Rental property tax deductions
Flor- Hanly - Tuesday, April 16, 2019
Expenses you can claim
You can claim a deduction for your related expenses for the period your property is rented or is available for rent.
- management and maintenance costs, including interest on loans, can generally be claimed immediately (that is, deducted against your current year’s income).
- borrowing expenses, depreciation and capital works spending can be deducted over a number of years.
You can’t claim:
* Unlike stamp duty on the transfer of freehold title, stamp duty on the transfer of a property under the ACT’s leasehold system is generally deductible
- expenses not actually paid by you, such as water or electricity charges paid by your tenants
- acquisition and disposal costs, including the purchase cost, conveyancing and advertising costs and stamp duty* on the title transfer – instead, these are usually included in the property’s cost base, which would reduce any capital gains tax when you sell the property
- GST credits for anything you purchase to lease the premises – GST doesn’t apply to residential rental properties. However, when claiming the expense as a deduction, you claim the total amount you’ve paid (inclusive of GST, if applicable).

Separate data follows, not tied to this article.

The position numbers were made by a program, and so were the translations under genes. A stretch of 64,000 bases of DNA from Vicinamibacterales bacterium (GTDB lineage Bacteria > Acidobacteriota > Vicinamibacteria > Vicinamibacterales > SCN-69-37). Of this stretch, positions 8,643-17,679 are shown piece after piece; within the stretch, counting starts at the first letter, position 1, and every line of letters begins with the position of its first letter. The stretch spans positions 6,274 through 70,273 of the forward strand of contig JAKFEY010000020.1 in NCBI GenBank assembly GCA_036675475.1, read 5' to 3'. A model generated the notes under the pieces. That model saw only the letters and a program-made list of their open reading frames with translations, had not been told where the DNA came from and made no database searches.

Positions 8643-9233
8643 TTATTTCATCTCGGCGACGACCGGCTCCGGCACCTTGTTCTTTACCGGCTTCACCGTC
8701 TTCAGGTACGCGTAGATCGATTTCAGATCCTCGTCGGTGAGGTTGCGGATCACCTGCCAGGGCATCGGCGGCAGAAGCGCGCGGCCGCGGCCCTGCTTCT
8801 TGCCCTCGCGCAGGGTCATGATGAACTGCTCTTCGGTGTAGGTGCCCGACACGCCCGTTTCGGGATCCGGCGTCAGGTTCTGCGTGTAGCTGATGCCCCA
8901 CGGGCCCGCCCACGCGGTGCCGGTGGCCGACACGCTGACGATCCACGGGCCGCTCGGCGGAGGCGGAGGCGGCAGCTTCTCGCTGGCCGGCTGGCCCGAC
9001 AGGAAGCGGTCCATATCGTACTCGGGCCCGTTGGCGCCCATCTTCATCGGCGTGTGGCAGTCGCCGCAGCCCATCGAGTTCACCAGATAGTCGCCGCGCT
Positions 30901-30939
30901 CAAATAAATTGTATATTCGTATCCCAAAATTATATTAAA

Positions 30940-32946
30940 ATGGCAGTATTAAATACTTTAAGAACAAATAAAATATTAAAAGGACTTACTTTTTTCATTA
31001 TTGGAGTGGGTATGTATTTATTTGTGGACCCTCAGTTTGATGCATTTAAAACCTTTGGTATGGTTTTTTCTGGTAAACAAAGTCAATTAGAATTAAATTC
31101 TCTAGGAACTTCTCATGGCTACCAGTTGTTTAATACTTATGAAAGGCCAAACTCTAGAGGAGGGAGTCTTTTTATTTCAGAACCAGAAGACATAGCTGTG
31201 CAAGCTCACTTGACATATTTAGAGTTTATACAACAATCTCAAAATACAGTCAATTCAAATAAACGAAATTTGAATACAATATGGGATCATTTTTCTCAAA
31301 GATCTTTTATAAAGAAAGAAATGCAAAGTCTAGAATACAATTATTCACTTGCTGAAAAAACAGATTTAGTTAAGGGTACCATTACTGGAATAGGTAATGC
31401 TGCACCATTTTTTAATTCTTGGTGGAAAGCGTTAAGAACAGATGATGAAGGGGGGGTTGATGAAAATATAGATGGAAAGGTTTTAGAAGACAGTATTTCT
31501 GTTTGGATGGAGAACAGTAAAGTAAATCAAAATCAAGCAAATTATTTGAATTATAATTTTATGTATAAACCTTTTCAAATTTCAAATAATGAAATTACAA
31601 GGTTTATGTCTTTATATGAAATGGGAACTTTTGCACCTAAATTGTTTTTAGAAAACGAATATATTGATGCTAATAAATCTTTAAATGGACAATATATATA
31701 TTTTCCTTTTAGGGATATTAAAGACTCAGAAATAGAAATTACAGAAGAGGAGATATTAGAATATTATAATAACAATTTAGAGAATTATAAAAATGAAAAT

Property genuinely available for rent
Expenses may be deductible for periods when the property is not rented out, providing the property is genuinely available for rent – that is:
- the property is advertised, giving it broad exposure to potential tenants
- considering all the circumstances, tenants are reasonably likely to rent the property.
The absence of these factors generally indicates the owner doesn’t have a genuine intention to make income from the property. Factors that may indicate a property is not genuinely available for rent include:
- it is advertised in ways that limit its exposure to potential tenants – for example, the property is only advertised:
- at your workplace
- by word of mouth
- outside annual holiday periods when the likelihood of it being rented out is very low
- the location, condition of the property, or accessibility of the property, mean it is unlikely tenants will seek to rent it
- you place unreasonable or stringent conditions on renting out the property that restrict the likelihood of the property being rented out, such as:
- setting the rent above the rate of comparable properties in the area
- placing a combination of restrictions on renting out the property – such as requiring prospective tenants to provide references for short holiday stays and having conditions like “no children” and “no pets”.
- you refuse to rent out the property to interested people without adequate
With new data for the 2018-19 financial year to date showing over 1 in 4 people had lived in their property prior to renting it out, effectively putting their investment property tax deductions at risk, continue reading the ATO’s article here. Please call the team at Flor-Hanly in Mackay if you have any questions about your property rental(s) on 07 4963 4800.